CAWTHON'S CATHARSIS - A Liberal's Plan for the Redistribution of Charleston


By Jack Cawthon

I read somewhere the other day-I don't research this stuff; it just sort of happens naturally-that the city of Charleston was having financial difficulties meeting pension obligations, among other things. The big editors of the Charleston dailies may not wish to be bothered by this annoyance as I am certain they are overwhelmingly busy working up plans for the merger of Wirt County.

However, I think I have a solution for both problems. But allow me to digress for a moment. I am no doubt a man ahead of his time and as such I must suffer for my forward-looking proposals, many of which I have presented over the years in the West Virginia Hillbilly. I have been soundly scoffed, or worse, ignored by what I can only describe as a vast right-wing conspiracy. Hillary and I have both been targeted!

Here, at the Hur Herald, I know that you readers will be more open to new ideas, more liberal if I may use that term without you hitting the delete key, and you will fully understand that although I voted for Goldwater in '64 Barry was actually a far-out liberal thinker who had progressed to the right to reach the left, somewhat a political Columbus, and as he had gone full circle he was emerging on the far left when all those stupid rumors surfaced no doubt originated by that same right-wing conspiracy that so dogs Hillary and me.

In coming columns I hope to present to you my plan to increase tourism in the millions by staging public hangings from the New River Bridge, as well as my proposals for millions of dollars for the DNR by its issuing permits for landowners to harvest a hunter, as well as staging a slingshot only deer season. But please be patient. First we must solve the problem of Charleston and in turn stabilize Wirt County. The Charleston daily newspapers have maintained that Wirt County is too small to be self-sufficient and should be merged with a larger entity. (Or should I say mystery entity?) I say that the city of Charleston is too big and bulky for a rural state such as West Virginia and therefore should be broken apart much like the phone company. Look at Ma Bell today. She has more begats than the lineages in the Good Book, and we are told by economists that this is good and will result in more competition and lower phone bills, something you might keep in mind the next time you pay your telephone bill.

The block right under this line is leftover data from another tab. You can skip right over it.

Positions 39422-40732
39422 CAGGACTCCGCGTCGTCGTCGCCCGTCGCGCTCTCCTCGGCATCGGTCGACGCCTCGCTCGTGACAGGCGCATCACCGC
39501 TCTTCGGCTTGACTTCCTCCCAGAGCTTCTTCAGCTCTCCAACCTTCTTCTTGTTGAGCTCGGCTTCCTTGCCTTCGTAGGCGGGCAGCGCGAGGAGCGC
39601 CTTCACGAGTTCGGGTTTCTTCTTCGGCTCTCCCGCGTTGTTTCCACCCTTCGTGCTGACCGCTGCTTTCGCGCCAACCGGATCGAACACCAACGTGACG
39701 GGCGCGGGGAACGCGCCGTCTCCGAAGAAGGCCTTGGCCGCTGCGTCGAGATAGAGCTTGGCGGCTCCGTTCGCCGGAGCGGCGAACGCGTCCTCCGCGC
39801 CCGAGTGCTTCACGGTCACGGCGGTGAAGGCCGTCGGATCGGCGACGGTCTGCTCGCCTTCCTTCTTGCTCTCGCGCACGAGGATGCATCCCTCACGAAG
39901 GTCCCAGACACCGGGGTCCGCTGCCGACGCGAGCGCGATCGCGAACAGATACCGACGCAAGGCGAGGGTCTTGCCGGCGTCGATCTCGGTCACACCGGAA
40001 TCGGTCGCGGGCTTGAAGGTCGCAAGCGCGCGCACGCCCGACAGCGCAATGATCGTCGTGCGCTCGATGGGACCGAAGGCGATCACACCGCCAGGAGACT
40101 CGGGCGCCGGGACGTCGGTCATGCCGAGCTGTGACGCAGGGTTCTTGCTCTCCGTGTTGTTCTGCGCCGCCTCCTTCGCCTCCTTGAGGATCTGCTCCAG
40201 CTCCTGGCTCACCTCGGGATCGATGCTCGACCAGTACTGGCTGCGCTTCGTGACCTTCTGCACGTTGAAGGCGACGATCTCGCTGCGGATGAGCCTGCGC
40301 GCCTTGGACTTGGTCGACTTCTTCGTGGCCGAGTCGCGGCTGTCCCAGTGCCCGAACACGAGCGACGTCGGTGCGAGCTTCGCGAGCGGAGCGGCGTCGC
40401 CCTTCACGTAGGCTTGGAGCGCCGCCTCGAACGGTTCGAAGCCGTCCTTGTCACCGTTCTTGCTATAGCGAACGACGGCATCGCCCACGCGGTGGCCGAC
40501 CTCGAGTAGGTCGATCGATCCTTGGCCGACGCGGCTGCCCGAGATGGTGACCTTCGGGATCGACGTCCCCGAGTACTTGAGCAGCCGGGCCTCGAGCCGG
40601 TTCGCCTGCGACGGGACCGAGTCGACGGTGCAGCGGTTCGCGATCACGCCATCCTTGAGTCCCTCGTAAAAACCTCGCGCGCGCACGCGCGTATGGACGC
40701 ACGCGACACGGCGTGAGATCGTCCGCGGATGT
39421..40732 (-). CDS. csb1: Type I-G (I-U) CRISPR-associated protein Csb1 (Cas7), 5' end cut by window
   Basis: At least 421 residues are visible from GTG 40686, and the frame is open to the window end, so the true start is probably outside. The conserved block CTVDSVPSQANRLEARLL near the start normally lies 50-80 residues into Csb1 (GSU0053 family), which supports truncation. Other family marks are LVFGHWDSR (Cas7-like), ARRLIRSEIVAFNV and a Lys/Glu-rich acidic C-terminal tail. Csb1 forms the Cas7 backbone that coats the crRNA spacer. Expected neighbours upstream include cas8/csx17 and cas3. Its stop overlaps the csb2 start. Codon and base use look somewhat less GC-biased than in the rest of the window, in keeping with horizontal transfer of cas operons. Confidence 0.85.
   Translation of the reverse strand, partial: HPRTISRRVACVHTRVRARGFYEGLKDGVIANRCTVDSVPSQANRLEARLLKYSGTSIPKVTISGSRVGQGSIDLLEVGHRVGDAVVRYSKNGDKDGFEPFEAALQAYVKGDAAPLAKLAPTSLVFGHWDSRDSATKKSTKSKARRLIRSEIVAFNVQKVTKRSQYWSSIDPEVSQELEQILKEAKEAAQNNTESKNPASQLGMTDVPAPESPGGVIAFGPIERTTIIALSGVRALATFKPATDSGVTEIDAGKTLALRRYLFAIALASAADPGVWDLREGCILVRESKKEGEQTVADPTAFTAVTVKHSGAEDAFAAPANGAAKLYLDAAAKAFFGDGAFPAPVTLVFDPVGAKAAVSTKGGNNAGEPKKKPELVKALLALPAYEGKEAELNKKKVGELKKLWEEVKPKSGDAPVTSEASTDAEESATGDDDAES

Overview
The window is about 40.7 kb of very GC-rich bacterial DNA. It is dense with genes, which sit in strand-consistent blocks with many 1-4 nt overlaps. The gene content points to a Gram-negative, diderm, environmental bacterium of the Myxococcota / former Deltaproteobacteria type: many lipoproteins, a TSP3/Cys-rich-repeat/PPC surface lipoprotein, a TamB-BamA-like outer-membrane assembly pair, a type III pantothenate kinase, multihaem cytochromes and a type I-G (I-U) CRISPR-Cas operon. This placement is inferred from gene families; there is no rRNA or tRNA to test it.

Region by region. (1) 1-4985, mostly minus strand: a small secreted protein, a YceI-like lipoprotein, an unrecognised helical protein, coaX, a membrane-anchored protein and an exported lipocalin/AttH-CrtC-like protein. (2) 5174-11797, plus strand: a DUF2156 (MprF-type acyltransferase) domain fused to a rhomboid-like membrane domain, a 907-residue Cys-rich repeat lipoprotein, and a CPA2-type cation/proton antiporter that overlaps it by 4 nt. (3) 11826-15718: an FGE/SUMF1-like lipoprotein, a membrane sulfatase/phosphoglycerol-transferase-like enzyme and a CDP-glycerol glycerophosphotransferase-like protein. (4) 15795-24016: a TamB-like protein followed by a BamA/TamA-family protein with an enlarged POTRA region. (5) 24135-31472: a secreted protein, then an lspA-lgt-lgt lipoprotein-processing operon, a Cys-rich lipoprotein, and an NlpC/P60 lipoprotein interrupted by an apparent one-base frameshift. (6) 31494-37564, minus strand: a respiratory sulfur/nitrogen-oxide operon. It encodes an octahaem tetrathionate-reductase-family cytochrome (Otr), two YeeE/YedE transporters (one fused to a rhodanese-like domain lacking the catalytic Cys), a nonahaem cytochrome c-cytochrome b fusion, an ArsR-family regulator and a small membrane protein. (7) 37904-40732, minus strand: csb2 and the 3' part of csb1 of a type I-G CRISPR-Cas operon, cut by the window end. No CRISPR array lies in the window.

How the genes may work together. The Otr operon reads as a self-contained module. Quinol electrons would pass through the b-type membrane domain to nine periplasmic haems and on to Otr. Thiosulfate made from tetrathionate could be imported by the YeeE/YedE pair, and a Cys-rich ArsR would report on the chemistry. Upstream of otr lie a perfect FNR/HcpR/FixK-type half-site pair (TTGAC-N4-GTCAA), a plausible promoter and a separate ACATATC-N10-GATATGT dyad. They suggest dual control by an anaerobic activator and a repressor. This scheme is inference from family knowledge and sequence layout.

The same could be true of Charleston. Broken up, the parts may be worth more than the whole, or let's certainly hope so. If Wirt County were awarded a piece of the pie, say for example the Civic Center, or the Town Center, or whatever that shopping complex is called then the tax revenues resulting from the real estate could keep everyone in the courthouse employed with no layoffs, the regional jail assessment could be met and there should be enough left over for an annual party for all 5,000 or so residents.

I wouldn't touch the East End with a ten-foot pole because of urban decay and the complex of state government, as the two may go together. You can pretty well figure that wherever the Legislature meets, there goes the neighborhood! Wirt, as the most deserving, should have first choice, and after that let the Devil take the remainder with maybe Nitro and Cedar Grove picking up a piece of the action.

I'm afraid that both Charleston daily newspapers will no doubt scream for the status quo. They can't afford for Wirt County to benefit so greatly as they need the county for those off days when editorials are slow in coming. Let's only hope that the good people of Wirt who have been so maligned in the press will show compassion to the heathens when it comes their turn to gloat.

I see both Charleston daily papers losing clout as their circulation base is debased. There will be a jump in the Hur Herald readership as it becomes the voice of reconstruction and many of the big names in journalism will rush to get on board. Fanny Seiler may have problems of adjustment dealing with petty politics of the county government after years of sloshing around in the dirt and grime of a major conglomerate, but give us Tara Tuckwiller, that bright, young star reporter of the Gazette, even if she sometimes, no doubt in the exuberance of youth, describes some of our outstanding citizens, such as Buck Harless, with "dirty little words."

I can visualize L. T. Anderson and Dave Peyton joining with us, although they must understand that there can only be one leading liberal columnist, both in seniority and salary, and that that job is already taken.

There are still some minor problems to be worked out with the public hangings from the New River Bridge, but if you will hang with me for future problem solving I'm sure we can take the leap of faith together.

Hur Herald from Sunny Cal
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